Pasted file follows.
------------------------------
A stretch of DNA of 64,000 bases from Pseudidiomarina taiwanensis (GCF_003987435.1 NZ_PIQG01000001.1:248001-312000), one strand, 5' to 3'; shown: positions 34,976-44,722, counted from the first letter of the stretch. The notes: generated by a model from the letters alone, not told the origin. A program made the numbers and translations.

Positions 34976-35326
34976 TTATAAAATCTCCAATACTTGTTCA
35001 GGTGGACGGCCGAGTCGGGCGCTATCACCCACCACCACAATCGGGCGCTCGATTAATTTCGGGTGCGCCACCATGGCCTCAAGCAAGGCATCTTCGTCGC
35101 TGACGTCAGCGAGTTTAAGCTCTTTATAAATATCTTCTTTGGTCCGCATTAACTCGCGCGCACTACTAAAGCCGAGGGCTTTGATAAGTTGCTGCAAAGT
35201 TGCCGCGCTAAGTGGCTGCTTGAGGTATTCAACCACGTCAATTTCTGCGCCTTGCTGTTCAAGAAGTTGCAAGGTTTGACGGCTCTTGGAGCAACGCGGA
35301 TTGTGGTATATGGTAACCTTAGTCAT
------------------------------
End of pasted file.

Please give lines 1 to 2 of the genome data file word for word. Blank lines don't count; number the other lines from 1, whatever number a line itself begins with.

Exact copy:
A stretch of DNA of 64,000 bases from Pseudidiomarina taiwanensis (GCF_003987435.1 NZ_PIQG01000001.1:248001-312000), one strand, 5' to 3'; shown: positions 34,976-44,722, counted from the first letter of the stretch. The notes: generated by a model from the letters alone, not told the origin. A program made the numbers and translations.

Positions 34976-35326